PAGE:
Anchor Bay // 1982 // 85 Minutes // Rated R
Reviewed by Judge Norman Short (Retired) // March 28th, 2000
No Class Has Less Class Than This Class.
This flick was one of the series from National Lampoon magazine between their successful Animal House and the "Vacation" series. It has the distinction of being the first and worst script ever written by John Hughes (Ferris Beuller's Day Off, Mr. Mom, Home Alone). It attempts to be a spoof of high school slasher movies, and fails on every level. I won't say there isn't ANY laughs in it, but for a movie that depends on everything you see and hear being a laugh, you won't find more than a few. Anchor Bay does a very nice job with this movie only disc; the fact that it is a non-anamorphic transfer and no extras at all worry me not a lick since I don't think the movie deserved any more than that. Actually the transfer looks much better than the film deserves.
This is the part where we talk about what was good and positive about the movie and disc. Don't worry, this won't be long. I'm not one to put my nose up at lowbrow comedy. Bathroom jokes, exposed breast jokes, a good spoof are all things I like in the right movie. But let's talk about this movie.
The story begins with a practical joke played on a student where they convince him he is going to get a little hand-lovin from the class beauty and it turns out he's doing it with his twin sister. The event scars him so badly that he later kills his parents with an upright vacuum cleaner, and decides to kill his classmates ten years later at the Class of '72 Reunion of Lizzie Borden High School. This is actually a funny sounding premise, unfortunately it doesn't come off as funny as it sounds. The students are an eclectic lot; consisting of a couple heavy dopers, a vampire, a blind girl, a fire-breathing devil worshipper, the Animal House character, and a bevy of preppie and yuppie jerks. The only notable actor among them was Stephen Furst (Animal House, TV's Babylon 5) as the crude and rude Hubert Downs. He got a chuckle or two by slipping a topless high-school shot of the beauty queen into the class retrospective slide show. Another notable moment was a cameo from pioneer rocker Chuck Berry who did a couple numbers as the entertainment. Perhaps the funniest moment in the movie for me was when the crowd realizes they are locked into the school and the two dopers decide to help. They will get really high so they can "escape." Get it? Escape? Ha ha.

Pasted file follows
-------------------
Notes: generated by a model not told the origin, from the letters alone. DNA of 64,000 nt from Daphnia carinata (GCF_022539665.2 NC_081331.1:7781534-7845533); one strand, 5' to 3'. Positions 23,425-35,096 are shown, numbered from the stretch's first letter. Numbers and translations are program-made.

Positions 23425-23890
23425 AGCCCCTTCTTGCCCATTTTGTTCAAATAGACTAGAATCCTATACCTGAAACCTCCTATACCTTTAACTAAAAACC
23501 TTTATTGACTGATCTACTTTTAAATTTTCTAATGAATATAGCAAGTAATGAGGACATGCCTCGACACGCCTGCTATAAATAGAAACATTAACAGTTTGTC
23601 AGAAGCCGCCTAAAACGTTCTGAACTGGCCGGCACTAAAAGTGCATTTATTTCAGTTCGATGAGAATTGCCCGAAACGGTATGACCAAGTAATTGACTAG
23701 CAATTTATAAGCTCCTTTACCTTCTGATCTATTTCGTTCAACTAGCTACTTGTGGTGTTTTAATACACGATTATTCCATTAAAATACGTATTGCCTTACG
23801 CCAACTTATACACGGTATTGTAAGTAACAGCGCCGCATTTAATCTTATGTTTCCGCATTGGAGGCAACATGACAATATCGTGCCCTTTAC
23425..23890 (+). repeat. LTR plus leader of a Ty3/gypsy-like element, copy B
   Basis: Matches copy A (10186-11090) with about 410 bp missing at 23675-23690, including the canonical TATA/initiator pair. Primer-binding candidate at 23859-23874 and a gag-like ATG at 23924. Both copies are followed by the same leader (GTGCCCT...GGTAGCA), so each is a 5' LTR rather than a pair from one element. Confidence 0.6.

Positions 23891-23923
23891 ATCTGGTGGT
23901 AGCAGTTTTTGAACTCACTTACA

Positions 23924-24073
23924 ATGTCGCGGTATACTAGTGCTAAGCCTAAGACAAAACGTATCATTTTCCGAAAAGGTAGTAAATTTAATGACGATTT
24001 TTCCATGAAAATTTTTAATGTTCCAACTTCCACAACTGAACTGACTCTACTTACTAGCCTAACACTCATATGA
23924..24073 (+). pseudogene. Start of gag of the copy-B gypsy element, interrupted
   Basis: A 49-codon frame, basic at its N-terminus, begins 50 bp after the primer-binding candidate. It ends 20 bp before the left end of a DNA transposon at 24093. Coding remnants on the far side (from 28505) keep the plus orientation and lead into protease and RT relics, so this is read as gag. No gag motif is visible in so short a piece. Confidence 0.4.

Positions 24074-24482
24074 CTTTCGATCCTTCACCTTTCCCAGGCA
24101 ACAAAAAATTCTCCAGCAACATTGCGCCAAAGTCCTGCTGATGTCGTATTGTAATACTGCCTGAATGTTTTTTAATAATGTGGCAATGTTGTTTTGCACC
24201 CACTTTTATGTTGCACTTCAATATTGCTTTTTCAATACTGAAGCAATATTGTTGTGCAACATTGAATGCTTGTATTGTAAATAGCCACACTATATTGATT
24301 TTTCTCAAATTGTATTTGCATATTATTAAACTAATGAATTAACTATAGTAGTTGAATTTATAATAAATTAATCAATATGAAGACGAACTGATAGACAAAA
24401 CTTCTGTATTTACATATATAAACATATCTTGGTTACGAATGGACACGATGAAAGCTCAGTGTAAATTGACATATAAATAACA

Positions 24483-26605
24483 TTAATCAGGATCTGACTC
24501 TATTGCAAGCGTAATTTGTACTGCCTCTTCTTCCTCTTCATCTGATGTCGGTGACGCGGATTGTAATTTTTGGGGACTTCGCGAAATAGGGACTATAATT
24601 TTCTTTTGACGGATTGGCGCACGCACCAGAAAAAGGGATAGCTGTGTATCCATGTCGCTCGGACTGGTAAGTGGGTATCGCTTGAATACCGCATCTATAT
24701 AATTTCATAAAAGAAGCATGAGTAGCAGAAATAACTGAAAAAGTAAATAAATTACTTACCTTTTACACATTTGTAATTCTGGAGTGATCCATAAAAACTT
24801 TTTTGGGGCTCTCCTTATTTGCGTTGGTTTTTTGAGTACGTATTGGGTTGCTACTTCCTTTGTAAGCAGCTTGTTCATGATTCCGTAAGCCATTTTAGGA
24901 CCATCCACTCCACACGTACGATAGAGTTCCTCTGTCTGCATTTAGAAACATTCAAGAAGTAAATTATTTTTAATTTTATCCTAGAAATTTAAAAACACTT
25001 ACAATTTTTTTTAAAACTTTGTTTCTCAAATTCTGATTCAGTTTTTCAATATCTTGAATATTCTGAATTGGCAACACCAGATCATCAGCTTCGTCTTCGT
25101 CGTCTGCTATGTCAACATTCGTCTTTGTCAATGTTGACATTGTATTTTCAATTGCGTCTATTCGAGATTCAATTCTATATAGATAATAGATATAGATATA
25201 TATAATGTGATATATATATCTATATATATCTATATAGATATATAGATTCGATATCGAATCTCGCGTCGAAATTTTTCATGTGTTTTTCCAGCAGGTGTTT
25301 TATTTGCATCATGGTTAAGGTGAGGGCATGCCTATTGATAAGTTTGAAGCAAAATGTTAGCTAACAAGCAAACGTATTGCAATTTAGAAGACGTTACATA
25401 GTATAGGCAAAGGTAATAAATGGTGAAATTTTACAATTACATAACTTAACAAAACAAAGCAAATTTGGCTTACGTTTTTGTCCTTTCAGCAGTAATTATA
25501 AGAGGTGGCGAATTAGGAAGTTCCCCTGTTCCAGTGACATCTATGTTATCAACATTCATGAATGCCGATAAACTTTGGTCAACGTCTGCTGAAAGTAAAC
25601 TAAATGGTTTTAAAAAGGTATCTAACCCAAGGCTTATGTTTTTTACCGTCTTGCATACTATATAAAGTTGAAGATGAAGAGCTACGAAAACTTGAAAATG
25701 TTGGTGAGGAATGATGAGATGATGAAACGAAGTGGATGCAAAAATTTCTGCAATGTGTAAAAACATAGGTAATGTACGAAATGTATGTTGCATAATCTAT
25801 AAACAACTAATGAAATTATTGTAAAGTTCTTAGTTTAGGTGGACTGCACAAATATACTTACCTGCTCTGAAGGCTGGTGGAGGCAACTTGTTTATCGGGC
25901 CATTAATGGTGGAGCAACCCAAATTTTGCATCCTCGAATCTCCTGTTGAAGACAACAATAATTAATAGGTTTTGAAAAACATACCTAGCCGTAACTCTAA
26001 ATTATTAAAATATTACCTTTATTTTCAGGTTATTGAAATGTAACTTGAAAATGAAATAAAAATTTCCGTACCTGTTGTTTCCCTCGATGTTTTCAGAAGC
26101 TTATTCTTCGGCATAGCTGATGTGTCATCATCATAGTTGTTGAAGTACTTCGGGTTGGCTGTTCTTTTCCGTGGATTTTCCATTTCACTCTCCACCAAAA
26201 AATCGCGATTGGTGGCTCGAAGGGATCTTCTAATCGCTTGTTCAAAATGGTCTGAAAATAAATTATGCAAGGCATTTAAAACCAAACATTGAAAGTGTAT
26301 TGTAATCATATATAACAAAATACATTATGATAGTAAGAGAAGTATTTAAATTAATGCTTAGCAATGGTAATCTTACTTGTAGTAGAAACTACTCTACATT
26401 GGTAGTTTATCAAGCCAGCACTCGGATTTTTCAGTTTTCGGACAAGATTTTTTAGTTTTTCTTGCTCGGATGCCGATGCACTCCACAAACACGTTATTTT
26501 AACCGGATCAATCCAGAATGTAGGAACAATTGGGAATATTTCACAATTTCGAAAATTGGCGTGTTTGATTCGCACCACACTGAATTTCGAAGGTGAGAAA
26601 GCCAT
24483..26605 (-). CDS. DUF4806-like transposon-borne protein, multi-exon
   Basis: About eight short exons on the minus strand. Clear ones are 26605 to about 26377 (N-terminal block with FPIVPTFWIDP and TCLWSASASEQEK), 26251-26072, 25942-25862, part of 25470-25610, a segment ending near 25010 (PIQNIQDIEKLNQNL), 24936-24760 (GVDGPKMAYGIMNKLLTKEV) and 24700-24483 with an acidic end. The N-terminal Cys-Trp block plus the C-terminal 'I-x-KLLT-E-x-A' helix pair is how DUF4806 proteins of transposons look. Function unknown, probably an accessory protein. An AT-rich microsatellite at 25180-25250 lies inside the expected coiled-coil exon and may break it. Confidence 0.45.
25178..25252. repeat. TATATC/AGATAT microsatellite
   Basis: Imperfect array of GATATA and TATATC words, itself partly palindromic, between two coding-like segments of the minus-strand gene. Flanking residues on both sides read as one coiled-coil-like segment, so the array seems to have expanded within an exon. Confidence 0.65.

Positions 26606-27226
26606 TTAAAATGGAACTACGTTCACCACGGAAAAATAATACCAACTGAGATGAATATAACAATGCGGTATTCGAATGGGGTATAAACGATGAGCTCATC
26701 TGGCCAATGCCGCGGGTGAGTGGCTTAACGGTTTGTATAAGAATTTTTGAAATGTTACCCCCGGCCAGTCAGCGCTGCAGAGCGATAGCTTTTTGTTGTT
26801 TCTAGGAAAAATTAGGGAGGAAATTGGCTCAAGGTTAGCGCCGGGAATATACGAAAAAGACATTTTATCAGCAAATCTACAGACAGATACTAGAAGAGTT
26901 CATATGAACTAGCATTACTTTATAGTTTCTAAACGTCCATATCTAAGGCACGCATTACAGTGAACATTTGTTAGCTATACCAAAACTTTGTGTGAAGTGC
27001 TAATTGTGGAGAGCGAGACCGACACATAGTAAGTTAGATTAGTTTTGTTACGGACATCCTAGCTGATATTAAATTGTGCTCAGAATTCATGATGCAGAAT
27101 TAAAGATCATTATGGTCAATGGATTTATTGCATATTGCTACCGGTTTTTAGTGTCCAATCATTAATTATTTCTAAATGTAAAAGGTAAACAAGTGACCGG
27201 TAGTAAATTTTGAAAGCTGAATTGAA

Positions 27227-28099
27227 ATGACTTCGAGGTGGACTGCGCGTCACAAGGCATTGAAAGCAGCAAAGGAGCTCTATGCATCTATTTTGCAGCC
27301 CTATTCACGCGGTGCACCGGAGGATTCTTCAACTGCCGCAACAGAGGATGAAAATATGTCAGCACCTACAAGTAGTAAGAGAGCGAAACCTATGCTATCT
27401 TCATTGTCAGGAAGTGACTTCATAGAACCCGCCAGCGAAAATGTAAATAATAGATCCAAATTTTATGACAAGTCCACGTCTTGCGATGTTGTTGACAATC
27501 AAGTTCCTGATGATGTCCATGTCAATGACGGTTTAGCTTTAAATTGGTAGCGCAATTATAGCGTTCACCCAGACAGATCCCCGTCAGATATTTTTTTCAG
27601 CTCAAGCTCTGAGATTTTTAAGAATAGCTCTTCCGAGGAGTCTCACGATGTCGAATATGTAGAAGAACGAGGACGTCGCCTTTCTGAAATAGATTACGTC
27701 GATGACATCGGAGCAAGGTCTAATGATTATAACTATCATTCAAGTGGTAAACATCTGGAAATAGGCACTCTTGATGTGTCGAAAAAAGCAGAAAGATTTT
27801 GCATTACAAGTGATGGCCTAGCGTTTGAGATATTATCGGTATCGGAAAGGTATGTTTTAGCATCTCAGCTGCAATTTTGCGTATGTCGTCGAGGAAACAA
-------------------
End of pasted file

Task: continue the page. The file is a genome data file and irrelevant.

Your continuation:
Anchor Bay did a pretty nice job with the transfer. It keeps the original aspect ratio of 1.85:1 but is non-anamorphic. Despite this the colors are vivid without bleeding, and detail is sharp without looking too edgy. There are few film defects and little grain to mar your viewing displeasure.
The sound wasn't bad either, with a Dolby Surround track. While it was basically a center channel track, dialogue was clear so you can hear every bad joke perfectly. When Chuck Berry started to play the rest of the channels broke out of hiding, and sounded pretty good.
So much for the good stuff. That "escape" line was the only pun that worked for me, out of dozens. The many sight gags and spoof lines had a hint that they should have worked, and a few got a chuckle, such as the school having a Medieval Sciences room full of torture equipment. The movie tried. And it failed. In movies like the Hot Shots pair and the Airplane series this type of humor worked; in this one everything was just too dumb and not funny. Too dumb for appreciating the movie on any level but spoof, and not funny enough to appreciate as spoof. Houston, we have a problem...the movie sucks.
I think my last line pretty much said it all. Wait...I made a mistake. There is a National Lampoon trivia leaflet inside the case, so there is an extra. If that makes the difference for you, then go for it. Unless you've seen the movie and actually like it, this one I have to say pass on. You can rent it if you like, the movie looks good; but don't say I didn't warn you.
All involved with Class Reunion are to be whipped in the public square until they make a newer, better movie. Oh wait, some of them already have. John Hughes is off the hook, and I liked Babylon 5 so Stephen Furst is released too. Anchor Bay is acquitted, though I have to ask them "Why this movie?" This one getting released is perhaps the biggest question of all.
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Scales of Justice
Studio: Anchor Bay
* 1.85:1 Non-Anamorphic
* Dolby Digital 2.0 Surround (English)
Running Time: 85 Minutes
Release Year: 1982
MPAA Rating: Rated R